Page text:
One shot

The last big drawback of the default Maya callback system is that each callback fires only one command. This is not a big deal for things like buttons, but when you extend it to things like scriptJobs it can get messy very fast. Either you end up creating dozens of similar scriptJobs attached to the same trigger - in which case you have to waste a lot of energy on managing them all — or you have to create a complex uber-handler that jams a ton of (possibly unrelated) behaviors into a giant bucket-o-code.

And In Dis Corner..!

our plucky challenger

The mGui event system is intended to fight these problems and to promote cleaner, less coupled and more general code.

The main ideas is to create objects — the Event class— which store a list of functions (usually known as ‘handlers’) which they call when they are activated. Each Event can host any number of handlers, and the handlers can be added or removed from an event at any time. The events can store information you know when they are created or pass information you only know when they fire, so you don’t have to jump through hoops to provide relevant data to your handlers. Finally, the Events are smart enough not to complain when a handler disappears - if you’re logging processed items to a window from a long running task and the user closes the window, the underlying code will still run without complaint.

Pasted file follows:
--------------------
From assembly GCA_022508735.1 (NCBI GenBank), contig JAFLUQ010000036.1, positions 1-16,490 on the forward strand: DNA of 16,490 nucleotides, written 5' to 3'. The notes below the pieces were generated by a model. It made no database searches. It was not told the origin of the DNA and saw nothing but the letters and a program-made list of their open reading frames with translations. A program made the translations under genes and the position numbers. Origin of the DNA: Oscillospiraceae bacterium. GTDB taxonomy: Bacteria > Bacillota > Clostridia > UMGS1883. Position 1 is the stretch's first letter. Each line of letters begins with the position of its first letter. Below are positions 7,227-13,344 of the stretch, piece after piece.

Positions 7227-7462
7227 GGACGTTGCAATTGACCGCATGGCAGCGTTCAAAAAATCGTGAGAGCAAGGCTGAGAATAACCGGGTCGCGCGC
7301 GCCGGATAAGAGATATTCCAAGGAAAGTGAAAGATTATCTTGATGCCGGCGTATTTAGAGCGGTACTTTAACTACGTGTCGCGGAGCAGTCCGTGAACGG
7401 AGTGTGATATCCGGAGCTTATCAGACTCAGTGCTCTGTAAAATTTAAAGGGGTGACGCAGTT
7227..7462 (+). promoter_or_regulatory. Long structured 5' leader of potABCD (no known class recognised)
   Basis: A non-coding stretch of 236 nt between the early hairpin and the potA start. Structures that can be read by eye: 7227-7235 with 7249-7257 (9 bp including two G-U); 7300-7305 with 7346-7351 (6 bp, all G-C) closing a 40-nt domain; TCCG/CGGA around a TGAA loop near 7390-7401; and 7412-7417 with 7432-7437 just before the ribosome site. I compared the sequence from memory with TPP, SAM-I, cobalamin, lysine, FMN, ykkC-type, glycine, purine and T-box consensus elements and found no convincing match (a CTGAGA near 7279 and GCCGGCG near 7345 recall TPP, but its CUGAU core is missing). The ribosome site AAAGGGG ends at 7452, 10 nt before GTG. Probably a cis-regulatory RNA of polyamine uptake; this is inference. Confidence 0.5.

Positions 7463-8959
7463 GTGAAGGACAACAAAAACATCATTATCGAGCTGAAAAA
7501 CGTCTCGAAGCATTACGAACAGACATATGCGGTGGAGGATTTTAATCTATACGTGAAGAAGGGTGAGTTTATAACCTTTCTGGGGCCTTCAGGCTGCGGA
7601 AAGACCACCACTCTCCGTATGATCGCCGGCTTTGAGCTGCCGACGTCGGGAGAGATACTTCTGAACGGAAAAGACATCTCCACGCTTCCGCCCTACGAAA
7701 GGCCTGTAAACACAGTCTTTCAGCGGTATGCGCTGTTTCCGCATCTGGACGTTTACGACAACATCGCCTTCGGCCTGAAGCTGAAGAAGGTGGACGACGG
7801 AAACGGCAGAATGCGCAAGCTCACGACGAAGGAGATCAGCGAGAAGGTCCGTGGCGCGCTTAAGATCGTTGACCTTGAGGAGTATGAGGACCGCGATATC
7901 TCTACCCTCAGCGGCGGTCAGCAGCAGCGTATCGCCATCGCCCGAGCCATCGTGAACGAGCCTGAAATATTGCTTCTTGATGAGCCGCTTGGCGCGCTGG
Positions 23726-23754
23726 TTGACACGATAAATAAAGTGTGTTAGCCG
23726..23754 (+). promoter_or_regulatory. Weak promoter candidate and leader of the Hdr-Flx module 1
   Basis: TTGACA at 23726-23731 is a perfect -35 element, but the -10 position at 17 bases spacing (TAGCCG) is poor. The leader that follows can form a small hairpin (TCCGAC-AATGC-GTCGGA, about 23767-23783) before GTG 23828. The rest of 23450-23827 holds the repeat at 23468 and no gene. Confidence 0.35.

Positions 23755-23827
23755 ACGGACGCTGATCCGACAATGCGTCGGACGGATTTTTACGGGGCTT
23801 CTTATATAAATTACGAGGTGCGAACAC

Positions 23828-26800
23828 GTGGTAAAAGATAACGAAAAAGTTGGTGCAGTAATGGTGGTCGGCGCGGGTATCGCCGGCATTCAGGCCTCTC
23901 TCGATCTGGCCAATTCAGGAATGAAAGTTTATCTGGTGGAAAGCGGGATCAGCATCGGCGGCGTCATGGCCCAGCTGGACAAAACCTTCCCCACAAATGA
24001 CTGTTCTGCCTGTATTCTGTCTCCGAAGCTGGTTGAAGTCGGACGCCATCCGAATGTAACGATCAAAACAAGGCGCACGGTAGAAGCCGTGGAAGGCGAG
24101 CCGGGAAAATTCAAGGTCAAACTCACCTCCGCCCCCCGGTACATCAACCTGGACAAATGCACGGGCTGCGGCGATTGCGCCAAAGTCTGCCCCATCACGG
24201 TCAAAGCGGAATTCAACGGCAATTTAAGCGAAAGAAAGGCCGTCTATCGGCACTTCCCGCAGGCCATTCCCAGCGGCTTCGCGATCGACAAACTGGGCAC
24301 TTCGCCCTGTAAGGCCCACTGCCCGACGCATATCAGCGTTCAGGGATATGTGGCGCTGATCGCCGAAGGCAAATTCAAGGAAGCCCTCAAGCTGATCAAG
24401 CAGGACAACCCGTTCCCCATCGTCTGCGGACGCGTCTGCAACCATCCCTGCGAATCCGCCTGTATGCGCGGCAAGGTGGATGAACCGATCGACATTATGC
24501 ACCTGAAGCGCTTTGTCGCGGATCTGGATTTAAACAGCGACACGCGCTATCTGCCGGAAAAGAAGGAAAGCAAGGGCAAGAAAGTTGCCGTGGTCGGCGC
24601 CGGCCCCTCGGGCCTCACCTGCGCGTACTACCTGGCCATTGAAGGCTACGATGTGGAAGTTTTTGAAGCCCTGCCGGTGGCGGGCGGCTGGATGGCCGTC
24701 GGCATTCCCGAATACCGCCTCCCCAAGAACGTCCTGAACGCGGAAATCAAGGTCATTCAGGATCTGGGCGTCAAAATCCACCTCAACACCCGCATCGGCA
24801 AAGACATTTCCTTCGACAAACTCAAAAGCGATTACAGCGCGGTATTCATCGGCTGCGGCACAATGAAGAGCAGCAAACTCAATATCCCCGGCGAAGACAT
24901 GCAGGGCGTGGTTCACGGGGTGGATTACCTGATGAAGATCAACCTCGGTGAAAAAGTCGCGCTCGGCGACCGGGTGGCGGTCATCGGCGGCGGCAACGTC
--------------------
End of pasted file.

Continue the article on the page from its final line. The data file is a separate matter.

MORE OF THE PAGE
If you know your OOP history, this is obviously a shameless ripoff of the standard Observer Pattern, — although the implementation here owes more to the way events are handled in C#. The main difference from the canonical implementation is that — this being Python — the handlers don’t need to be classes, much less implementations of any particular base class; instead, the Event maintains a list of callables — which can be functions, lambdas or callable classes — and tries to fire them when it itself is triggered. Unlike the C# version of the same idea, there’s no need for an elaborate menagerie of specially-typed handlers and data passing classes; instead, any function that accept the plain-python open-ended args, *kwargs signature can be a handler.

Here’s the important bit of the core code (the full thing, as always, is up on github) :